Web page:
Every year, dozens of films released in theatres overseas go straight to DVD in this country.

It's not difficult to discern why - New Zealand is a small market and it represents a significant gamble to fork out for a cinema release.

When a major film fails to do well overseas, distributors naturally get skittish and consign its New Zealand release to DVD store shelves.

Dream House, newly released on DVD, is one such film. At first glance, it seems like the kind of big budget studio-backed film that demands a global cinematic release: Three marquee stars in the form of Daniel Craig, Rachel Weisz and Naomi Watts, a high concept thriller plot, and a director who's been nominated for multiple Academy Awards - Jim Sheridan (My Left Foot, In The Name of the Father).


But the buzz was bad from the moment the trailer came out and appeared to spoil the main twist of the film.

The film got a wide release in America, but failed to light up the box office. It also got pretty bad reviews - it's currently trending at 35 on Metacritic. Ergo, straight to DVD.

In my capacities as both a film reviewer and a film fan, I place a lot of importance on seeing movies in a theatre, so I rarely watch a new film for the first time on DVD.

As a result of this, the new release section of the DVD store tends to be a far less exciting place to me these days.

So as a kind of side effect of my tendency to see everything in a cinema, I relish the chance to see a new, slick studio-backed film - especially a thriller or a horror - for the first time on DVD. This was the case with Dream House.

Daniel Craig and Rachel Weisz play book editor and homemaker excited about the huge suburban New York house they recently move in to. But after they discover their home was the previously scene of an awful murder-suicide, weird things start to happen.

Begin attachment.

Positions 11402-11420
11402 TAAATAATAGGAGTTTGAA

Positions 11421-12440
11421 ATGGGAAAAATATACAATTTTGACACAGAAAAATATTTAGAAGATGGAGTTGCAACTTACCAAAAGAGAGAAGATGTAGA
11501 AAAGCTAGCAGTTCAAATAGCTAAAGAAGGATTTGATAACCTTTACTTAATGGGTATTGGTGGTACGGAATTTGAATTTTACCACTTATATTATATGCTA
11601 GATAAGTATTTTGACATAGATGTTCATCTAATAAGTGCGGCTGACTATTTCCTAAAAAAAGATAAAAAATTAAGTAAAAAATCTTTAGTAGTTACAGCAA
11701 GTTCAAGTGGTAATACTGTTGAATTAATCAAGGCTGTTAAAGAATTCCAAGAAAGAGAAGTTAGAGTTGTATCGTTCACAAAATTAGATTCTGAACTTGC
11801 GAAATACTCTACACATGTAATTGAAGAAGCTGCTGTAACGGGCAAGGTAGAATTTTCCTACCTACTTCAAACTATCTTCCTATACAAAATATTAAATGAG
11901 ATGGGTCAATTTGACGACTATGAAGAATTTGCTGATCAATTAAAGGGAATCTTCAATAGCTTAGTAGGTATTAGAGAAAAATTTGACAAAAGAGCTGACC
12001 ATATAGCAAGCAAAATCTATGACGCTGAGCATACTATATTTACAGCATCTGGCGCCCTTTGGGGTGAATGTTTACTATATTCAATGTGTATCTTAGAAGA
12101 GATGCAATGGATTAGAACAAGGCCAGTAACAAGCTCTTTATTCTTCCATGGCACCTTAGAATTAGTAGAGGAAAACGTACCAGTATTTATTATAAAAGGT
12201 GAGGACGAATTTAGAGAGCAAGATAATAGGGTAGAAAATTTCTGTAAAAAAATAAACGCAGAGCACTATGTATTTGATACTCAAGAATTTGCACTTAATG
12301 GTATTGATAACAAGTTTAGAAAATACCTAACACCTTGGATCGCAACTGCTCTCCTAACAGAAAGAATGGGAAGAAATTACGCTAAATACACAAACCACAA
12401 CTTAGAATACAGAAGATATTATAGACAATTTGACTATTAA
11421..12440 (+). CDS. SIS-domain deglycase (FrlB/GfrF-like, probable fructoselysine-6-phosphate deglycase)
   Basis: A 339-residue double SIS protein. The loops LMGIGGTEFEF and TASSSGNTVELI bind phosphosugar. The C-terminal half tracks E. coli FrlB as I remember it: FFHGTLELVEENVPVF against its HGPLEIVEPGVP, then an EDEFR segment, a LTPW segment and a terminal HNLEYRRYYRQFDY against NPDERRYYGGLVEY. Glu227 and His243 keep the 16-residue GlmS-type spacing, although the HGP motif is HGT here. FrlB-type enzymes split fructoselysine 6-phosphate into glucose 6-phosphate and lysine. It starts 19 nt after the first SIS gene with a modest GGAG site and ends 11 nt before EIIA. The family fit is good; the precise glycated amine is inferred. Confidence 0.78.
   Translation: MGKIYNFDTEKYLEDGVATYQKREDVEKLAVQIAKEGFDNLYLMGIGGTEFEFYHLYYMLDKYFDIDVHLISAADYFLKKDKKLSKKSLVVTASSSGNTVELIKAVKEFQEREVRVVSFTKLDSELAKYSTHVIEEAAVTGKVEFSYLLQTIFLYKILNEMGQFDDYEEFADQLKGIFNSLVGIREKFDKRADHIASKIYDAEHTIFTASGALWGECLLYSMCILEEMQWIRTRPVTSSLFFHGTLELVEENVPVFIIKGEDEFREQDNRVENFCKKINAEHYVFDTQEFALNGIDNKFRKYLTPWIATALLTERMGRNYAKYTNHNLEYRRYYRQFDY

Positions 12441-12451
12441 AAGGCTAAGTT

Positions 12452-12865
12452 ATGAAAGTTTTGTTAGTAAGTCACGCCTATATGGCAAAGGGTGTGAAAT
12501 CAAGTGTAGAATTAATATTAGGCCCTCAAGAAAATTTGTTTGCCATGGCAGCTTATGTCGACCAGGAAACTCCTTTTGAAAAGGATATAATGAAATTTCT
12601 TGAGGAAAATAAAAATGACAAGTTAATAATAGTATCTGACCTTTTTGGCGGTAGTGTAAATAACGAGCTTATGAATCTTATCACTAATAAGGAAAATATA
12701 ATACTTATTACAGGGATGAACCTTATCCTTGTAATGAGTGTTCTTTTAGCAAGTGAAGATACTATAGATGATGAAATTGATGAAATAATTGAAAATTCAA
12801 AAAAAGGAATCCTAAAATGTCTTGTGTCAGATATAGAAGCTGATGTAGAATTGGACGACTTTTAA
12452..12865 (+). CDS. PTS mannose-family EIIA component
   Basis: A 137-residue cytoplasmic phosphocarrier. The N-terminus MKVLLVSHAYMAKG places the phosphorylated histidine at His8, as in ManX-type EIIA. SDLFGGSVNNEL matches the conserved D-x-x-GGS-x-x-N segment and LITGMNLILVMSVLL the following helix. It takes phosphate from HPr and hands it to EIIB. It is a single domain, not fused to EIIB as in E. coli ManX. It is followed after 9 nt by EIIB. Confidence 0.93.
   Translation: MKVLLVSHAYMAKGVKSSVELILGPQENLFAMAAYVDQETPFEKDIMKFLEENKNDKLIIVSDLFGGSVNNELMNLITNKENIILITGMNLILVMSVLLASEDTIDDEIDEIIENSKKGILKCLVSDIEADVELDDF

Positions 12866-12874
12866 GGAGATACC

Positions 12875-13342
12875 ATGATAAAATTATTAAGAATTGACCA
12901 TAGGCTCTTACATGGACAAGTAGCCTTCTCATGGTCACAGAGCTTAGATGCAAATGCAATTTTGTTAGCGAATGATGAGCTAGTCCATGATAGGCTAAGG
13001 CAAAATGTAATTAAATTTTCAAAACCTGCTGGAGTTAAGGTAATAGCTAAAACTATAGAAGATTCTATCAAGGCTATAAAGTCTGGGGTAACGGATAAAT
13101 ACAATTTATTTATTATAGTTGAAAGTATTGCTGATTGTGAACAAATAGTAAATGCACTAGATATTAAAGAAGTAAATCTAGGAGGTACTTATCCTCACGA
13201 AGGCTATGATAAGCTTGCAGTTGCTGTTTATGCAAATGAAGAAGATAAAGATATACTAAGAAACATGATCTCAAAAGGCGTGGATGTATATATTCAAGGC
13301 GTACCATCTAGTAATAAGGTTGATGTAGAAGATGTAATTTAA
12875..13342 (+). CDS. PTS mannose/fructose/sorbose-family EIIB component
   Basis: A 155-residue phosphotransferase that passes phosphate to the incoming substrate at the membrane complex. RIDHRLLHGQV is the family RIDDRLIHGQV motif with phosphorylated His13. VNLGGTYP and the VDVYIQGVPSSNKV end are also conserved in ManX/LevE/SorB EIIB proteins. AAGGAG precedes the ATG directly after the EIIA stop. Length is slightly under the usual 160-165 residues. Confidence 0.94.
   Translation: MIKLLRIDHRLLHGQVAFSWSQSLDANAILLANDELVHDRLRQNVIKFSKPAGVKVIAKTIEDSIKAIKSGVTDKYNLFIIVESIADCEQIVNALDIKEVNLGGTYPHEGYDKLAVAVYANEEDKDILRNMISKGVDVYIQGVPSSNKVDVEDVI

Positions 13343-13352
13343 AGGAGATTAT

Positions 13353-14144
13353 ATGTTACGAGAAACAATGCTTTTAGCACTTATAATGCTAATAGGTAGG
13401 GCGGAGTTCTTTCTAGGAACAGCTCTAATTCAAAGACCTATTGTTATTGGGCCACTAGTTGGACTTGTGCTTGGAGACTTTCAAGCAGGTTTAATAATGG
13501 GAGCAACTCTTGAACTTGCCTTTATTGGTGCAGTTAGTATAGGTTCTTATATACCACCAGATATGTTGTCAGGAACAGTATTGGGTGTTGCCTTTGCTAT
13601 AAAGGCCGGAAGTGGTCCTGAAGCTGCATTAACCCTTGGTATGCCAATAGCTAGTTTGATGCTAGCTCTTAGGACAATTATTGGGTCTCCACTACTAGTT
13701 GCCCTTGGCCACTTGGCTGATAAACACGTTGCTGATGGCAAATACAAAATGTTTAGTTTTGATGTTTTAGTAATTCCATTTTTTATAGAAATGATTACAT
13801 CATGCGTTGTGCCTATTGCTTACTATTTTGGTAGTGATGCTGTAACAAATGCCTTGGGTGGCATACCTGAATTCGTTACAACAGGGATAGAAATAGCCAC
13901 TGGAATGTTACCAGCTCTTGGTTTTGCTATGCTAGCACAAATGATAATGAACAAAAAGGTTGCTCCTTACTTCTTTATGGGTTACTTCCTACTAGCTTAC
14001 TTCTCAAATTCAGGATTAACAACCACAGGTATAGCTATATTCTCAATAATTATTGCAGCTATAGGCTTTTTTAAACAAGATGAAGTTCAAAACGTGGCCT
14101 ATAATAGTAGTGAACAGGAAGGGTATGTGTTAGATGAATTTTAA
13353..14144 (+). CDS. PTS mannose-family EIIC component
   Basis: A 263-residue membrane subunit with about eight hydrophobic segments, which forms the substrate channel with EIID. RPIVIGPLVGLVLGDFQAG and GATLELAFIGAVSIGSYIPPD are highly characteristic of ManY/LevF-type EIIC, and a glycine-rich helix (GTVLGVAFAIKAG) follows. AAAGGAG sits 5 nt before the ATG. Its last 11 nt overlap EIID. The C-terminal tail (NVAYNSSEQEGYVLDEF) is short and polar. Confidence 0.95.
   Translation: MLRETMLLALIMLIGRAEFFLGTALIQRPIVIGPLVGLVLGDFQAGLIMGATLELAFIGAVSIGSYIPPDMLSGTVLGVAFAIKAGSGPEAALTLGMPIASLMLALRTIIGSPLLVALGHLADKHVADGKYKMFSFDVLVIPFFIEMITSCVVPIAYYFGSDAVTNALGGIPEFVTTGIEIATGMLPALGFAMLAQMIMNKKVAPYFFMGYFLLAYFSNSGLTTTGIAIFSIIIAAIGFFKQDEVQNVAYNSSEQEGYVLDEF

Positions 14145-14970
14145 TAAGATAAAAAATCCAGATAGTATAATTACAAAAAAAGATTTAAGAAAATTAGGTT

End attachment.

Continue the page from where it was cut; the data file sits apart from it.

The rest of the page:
Dream House is a well-made film. It looks great and the actors are all committed - Kiwi Martin Czoskas (Shortland St, The Bourne Supremacy) turns up in a small but impactful role. It's often enjoyably unsettling.

But oh boy is the script a mess. There are plot holes big enough to fly a spaceship through, and the film pretty much abandons any attempt at suspending disbelief after the first 30 minutes.

It should be noted however, that the aforementioned twist revealed in the trailer occurs about halfway through the movie and there's plenty of story afterwards.

Weisz is a pleasure to behold as always, and although Craig is a fine actor, he's just too darn convincing in his surliness to get into this. Craig and Harrison Ford must be the two grumpiest actors working today, and it comes through in their performances. I bet Cowboys & Aliens was a fun set to be on.

Sheridan creates some nicely eerie set-pieces and maintained my interest throughout, even when the plot went whackadoodle. But In The Name of the Father this isn't.

So as much as I sort of enjoyed watching it, Dream House definitely DID deserve to go straight to DVD. If I'd seen it on the big screen, I would've no doubt felt let down by the film. With lessened expectations thanks to the much less dramatic medium of DVD, it almost works.

I've traditionally been against any cinematically released film going straight to DVD in New Zealand, but I'm starting to reassess this overly purist view.

There are many exceptions of course, but the unforgiving gauntlet of an American cinema release can help filter out a lot of the dreck that doesn't deserve a cinema release in our fair country.

It gets worrisome though, when smaller films have their fates sealed early on by doing badly in America.

Watch the trailer for Dream House:

* Do you get frustrated when big studio films go straight to DVD in this country? Do you place a lot of importance on seeing movies on the big screen? Seen Dream House? Thoughts? Comment below!